But as most people his age, his memory is beginning to fail him. He has become irritable when he could not remember where he put things, or could not recall names and places. Tatay has always been a frank and straightforward person, sometimes even tactless. He would say whatever is in his mind. His jokes are satirical, and more often than not can ruffle some nerves. At the same time, he has become more sensitive, and can easily get offended by what he hears or perceives. It is a challenge that we will increasingly have to deal with as he advances in years.

As we grow older ourselves, we tend to think that we are entitled to live our lives on our own, and that parents are done with their jobs. Sometimes we perceive them to be intruders in our lives. Admittedly, we hurt their feelings with our words and actions just as they can hurt us with their stubbornness and unreasonableness – whether intended or not. Living under one roof can be complicated and compromises can indeed have their limits. It will take a lot of patience and understanding, mostly coming from our part, to maintain harmony in our relationship with our parents at their age. This can be easier said than done.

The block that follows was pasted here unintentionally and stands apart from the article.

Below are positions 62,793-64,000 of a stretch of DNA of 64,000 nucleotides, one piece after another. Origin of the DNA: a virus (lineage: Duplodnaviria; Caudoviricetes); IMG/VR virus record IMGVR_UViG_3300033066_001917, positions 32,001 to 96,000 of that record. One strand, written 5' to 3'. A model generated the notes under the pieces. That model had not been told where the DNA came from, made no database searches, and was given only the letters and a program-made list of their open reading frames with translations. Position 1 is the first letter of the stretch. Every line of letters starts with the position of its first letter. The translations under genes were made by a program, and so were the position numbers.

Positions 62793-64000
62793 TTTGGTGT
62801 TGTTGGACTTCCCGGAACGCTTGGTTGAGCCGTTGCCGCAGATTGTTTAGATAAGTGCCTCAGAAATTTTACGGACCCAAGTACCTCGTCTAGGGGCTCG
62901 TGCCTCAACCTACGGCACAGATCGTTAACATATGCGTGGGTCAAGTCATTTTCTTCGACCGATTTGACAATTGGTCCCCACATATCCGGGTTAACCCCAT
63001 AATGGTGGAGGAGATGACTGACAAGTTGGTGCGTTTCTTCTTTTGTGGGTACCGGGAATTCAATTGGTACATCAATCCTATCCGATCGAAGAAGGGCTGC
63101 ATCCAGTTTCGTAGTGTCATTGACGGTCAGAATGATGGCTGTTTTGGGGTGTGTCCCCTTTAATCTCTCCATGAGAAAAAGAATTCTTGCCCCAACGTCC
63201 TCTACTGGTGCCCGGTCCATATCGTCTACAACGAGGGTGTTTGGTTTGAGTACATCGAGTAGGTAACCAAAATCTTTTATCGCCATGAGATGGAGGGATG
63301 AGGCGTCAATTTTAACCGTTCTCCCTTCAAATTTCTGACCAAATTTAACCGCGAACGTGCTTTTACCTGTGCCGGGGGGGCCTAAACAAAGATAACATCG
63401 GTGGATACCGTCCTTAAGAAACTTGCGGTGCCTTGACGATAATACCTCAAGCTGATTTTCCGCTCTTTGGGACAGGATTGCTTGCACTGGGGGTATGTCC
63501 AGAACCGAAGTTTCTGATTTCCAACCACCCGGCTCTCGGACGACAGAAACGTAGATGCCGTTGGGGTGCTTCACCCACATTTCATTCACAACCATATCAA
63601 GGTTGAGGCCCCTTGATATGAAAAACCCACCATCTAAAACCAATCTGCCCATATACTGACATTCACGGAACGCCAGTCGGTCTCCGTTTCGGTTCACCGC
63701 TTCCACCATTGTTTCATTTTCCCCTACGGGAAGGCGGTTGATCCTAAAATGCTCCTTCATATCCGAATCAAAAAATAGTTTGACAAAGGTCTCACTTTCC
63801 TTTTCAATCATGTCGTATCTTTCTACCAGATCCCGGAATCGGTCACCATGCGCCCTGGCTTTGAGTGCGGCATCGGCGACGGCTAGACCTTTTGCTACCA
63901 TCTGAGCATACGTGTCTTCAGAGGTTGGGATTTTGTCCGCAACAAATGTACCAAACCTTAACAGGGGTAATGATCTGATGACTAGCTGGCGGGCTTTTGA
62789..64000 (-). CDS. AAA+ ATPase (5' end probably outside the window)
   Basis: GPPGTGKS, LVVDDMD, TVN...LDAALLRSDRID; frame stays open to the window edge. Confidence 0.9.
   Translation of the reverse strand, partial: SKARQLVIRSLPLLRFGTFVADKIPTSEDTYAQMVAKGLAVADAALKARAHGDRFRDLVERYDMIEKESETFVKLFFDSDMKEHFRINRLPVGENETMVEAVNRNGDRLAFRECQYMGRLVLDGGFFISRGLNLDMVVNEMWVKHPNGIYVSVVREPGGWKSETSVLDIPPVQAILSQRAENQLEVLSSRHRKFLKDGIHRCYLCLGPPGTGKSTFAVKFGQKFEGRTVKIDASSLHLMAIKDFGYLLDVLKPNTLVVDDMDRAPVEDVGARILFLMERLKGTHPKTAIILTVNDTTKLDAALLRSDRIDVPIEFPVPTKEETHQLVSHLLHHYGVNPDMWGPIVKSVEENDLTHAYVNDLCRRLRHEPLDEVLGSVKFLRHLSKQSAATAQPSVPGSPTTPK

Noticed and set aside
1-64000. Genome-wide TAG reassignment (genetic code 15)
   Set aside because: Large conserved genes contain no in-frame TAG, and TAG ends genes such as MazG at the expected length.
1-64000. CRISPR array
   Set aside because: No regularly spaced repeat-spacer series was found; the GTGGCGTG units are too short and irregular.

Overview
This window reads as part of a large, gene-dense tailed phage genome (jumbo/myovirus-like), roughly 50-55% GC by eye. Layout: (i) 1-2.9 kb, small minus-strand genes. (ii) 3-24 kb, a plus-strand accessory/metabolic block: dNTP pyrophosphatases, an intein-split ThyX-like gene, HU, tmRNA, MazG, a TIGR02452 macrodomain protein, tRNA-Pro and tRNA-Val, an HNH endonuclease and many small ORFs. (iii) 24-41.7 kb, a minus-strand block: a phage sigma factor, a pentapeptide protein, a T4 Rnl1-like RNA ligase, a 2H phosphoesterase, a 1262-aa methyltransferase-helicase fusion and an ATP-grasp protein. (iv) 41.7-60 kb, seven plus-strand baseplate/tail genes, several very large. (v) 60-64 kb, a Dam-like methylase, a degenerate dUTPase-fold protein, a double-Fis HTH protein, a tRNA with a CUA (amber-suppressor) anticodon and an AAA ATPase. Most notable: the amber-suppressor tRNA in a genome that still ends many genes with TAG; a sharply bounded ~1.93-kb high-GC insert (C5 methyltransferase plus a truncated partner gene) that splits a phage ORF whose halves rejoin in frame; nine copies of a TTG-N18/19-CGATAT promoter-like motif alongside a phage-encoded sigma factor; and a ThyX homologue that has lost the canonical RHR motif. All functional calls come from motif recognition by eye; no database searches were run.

In one of our most recent conversations, there was one thing that struck me the most. Many times, I had often wondered if my parents, especially Tatay since Nanay is no longer around, love some of their children more than the others. In that conversation, he told me something to this effect, “Maybe my children think that I have favorites. The truth is, I treat all of you equally, but that does not mean I will always give you equal shares. As a parent, I will always give to each one of you based on what you need even without you asking for it. I love you all equally, and it will pain me to see that some of you will not be as successful in life as the others. If that means giving more to those who have less, and less to those who have more, so shall it be. No one should be left behind.”

As the young generation would say, that's my Tatay, epic!